…If the Recordinge Industrie is in Such Bad Shape, Why Does It Still Put Out So Much Good Stuff?”
Beethoven: Triple Concerto, Choral Fantasy. Two of Beethoven’s one-of-a-kind works for soloists and orchestra receive fresh and lively (indeed, recorded live) performances by conductor Laurence Equilbey, the Insula Orchestra, Accentus Choir (which whom Equilbey has made several beautiful albums) and soloists Bertrand Chamayou, David Kadouch, Alexandra Conunova and Natalie Clein. A nice touch is the use of an 1892 Pleyel piano, “authentic” for neither Beethoven’s time nor ours, but just right nonetheless. The performers sound like they’re enjoying themselves with works that benefit from not being approached with great solemnity. Listen on Tidal or Spotify.
Anna Meredith: Fibs. The final “Album du jour” on this blog before our long hiatus was “Varmints,” the 2015 debut techno-pop album by British classical composer Anna Meredith. I was blown away, almost literally so in the case of its opening track, “Nautilus.” Now, just in time for the rebirth of the blog, Meredith has put out “Fibs” a wild ride of beats, bleeps, soaring tunes and non-stop invention. I dare you to resist! Listen on Tidal or Spotify.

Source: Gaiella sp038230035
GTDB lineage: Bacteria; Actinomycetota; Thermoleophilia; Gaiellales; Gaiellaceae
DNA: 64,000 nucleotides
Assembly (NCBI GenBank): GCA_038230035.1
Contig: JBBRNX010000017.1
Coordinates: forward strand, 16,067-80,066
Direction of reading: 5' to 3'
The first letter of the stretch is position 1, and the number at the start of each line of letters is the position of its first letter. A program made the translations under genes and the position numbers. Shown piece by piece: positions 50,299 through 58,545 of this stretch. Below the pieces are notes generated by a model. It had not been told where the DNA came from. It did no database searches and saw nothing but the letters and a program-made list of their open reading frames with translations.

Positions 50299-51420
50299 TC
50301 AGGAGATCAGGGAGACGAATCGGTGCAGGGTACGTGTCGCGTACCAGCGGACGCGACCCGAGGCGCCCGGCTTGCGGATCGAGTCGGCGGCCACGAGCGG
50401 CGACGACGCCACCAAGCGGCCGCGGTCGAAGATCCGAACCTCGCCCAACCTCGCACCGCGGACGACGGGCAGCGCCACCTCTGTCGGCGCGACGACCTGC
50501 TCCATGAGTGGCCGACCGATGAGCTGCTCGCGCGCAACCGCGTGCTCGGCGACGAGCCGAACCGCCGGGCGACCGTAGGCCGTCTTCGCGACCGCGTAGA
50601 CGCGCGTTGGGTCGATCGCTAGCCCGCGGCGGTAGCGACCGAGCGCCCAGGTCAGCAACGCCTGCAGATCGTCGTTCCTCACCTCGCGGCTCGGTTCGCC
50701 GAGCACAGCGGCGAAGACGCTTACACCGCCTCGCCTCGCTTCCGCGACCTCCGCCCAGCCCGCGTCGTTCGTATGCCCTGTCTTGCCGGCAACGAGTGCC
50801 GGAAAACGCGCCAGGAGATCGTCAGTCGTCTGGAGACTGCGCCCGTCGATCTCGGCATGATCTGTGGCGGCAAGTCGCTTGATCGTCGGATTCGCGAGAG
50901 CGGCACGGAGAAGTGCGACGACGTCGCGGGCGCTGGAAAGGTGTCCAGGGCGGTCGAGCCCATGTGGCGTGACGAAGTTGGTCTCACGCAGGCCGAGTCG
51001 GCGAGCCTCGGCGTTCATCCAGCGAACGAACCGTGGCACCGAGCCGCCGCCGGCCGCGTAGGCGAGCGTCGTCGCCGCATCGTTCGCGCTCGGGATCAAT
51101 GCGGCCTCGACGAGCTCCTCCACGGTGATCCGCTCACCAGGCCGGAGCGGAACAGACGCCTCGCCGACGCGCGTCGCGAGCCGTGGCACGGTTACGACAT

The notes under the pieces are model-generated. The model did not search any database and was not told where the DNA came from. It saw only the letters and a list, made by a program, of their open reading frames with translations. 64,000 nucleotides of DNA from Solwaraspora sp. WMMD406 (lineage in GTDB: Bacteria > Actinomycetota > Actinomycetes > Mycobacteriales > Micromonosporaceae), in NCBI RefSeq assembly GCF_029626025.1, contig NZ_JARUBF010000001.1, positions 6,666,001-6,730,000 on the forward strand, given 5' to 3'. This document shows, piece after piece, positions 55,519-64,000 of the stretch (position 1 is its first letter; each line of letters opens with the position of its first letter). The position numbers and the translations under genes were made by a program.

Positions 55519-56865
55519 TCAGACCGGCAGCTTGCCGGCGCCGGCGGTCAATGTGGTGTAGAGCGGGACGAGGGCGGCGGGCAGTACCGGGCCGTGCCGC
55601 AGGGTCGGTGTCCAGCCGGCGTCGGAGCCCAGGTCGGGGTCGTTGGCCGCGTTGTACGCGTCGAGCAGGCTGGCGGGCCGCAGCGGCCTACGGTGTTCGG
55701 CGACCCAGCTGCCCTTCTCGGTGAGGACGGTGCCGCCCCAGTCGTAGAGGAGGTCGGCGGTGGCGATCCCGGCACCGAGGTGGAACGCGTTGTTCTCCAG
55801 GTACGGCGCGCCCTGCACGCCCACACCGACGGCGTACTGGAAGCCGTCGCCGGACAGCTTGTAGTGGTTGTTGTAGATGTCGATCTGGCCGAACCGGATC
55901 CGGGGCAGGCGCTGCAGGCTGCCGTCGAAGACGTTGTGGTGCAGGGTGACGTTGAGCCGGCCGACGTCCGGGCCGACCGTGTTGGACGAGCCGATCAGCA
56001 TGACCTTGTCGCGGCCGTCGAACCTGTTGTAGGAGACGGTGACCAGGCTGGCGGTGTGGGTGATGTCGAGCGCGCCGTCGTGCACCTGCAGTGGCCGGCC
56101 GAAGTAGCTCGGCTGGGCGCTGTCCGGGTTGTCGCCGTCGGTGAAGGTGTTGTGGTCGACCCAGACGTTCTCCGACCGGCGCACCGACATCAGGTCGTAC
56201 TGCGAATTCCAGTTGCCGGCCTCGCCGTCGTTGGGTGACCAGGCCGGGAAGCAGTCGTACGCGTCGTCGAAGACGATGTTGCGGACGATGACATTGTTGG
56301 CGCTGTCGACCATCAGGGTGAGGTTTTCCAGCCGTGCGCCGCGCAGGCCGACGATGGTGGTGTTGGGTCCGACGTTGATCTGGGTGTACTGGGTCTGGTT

The Beatles: Abbey Road (Super Deluxe Edition). Most fancy new remasterings of favored old albums have struck me as little more than excuses to buy them again, to which I plead guilty on several counts. This one’s more than that. Supervised by Giles (son of Sir George) Martin, the present redo of the lads’ final masterpiece brings the musicians into intimate contact with the listener, for once justifying use of the cliché “like hearing it again for the first time.” The release also includes a zillion extras and outtakes that may interest you more than they do me, but since I’m listening via high-quality streaming (Tidal and Qobuz, more about which in a future post), I don’t have to feel guilty about how much I shelled out for the whole package. Give it a listen on Tidal or Spotify.